Accessibility links

Breaking News

Indonesian Police Seek IS-linked Suspects in Deadly Attack 



Four people have been killed in an attack on a remote community in Indonesia’s Central Sulawesi province, and police are searching for suspects believed to be members of a group associated with Islamic State.

Authorities said four residents died and six houses were burned, including a house that was used as a place of worship by a church congregation.

Central Sulawesi Police Chief Abdul Rakhman Baso told VOA on Saturday that the incident took place Friday in Lembatangoa village, in Sigi, Central Sulawesi, around 9 a.m. local time. He said one victim was decapitated and another was burned to death.

Based on witness statements, investigators think eight members of the East Indonesia Mujahideen (MIT) carried out the assault.

“I condemn this barbaric and inhumane action. I hope our community is not provoked by this. Our police will provide security to them. It is a purely barbaric act of the MIT terrorist group,” the chief added.

He also said security forces were pursuing the perpetrators. “Two of them have long-barreled and short-barreled firearms,” he said.

Police were trying to maintain security in the area while healing the trauma of the attack.

In the capital, Jakarta, Indonesian National Police spokesman Awi Setiyono told reporters, “We're on the ground now. There are about 100 personnel chasing them.”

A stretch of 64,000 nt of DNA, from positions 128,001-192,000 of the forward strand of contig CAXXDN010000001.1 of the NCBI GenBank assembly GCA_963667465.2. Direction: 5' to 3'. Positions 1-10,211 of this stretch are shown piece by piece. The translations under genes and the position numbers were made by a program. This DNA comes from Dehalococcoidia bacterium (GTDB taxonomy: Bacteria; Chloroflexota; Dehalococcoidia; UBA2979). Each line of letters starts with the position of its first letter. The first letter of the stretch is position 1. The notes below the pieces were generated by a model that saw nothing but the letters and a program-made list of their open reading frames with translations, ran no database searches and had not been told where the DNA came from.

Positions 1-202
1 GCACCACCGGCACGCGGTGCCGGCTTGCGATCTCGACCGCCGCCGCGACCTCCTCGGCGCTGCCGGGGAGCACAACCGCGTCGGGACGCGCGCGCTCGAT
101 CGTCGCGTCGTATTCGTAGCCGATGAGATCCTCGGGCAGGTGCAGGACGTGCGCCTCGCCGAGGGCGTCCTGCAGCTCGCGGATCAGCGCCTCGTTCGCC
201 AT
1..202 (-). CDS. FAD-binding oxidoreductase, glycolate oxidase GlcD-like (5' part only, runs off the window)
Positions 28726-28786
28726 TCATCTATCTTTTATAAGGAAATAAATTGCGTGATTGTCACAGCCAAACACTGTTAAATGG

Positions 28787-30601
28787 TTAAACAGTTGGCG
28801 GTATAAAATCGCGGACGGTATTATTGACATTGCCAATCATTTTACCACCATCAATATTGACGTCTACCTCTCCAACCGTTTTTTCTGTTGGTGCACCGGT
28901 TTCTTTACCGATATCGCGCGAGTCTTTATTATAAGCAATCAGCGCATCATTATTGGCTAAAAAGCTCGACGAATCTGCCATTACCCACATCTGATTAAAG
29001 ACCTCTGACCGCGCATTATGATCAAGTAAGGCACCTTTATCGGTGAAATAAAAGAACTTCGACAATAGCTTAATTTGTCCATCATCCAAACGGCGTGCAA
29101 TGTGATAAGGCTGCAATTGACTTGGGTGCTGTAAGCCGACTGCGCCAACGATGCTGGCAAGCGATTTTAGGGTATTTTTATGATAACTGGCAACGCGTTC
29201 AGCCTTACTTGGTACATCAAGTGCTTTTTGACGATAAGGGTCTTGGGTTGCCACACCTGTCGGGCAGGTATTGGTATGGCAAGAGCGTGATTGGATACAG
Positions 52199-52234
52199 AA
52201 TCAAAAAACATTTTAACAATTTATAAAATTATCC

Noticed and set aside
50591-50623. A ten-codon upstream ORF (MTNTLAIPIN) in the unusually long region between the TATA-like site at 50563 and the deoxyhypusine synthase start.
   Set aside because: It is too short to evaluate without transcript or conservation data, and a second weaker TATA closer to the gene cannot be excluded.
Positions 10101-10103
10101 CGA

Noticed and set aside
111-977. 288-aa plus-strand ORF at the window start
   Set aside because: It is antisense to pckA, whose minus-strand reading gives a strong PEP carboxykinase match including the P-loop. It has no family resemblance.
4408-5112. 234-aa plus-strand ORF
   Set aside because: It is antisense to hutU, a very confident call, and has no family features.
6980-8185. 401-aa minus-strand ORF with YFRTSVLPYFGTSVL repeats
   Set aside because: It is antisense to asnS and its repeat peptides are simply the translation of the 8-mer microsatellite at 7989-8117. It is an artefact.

Shootings in Parigi Moutong

The motive for the attack was not clear, but two suspected terrorists were shot dead recently in Parigi Moutong in Central Sulawesi during an arrest by National Police Special Detachment 88 and the Tinombala Task Force.

“At the time of the arrest, the two suspects fought back, and we took firm and measured action, which resulted in the death of the two suspects,” police said during a November 17 news conference, confirming the deaths.

Officials did not comment on a possible connection between the two incidents.

The chief of Lembatangoa village, Deki Basalolu, told VOA that at least 150 families had fled to another village.

“All people in our village, around 150 head of families, have left,” Deki said. “Local government and local police helped them reach a safer area around four kilometers from Lembatangoa, and their basic needs such as food, et cetera, [were being met].”

The SETARA Institute for Democracy and Peace, a leading rights group that focuses on freedom of religion and expression, told VOA that it condemned the attack and urged the Tinombala Task Force "to optimize the hunting of dozens of MIT members, who are still roaming the forest and mountains around Central Sulawesi. The terrorist group cannot be underestimated, let alone considered weak.”

Tinombala’s operations have recently been extended to December 31.

The SETARA Institute also stressed that “terrorism and violent extremism have no religion. Therefore, we encourage interfaith leaders to jointly condemn violence used by certain groups in the name of religion.”

Parliament urges probe

The Indonesian parliament strongly condemned the deaths and urged the Indonesian government to investigate the case thoroughly.

“I’m really concerned about this incident and strongly condemn the barbaric murder and the burned-down houses, including the one that was used for a Christian service,” Herman Hery, chairman of the Commission on Law, Human Rights & Security, told reporters in Jakarta.

The East Indonesia Mujahideen is one of dozens of radical groups in the Southeast Asia archipelago that have pledged allegiance to IS. Indonesia has struggled with Islamic militancy and terror attacks, including in Central Sulawesi, where Christians and Muslims has been involved in violence based on religion.

Yoanes Litha contributed to this report.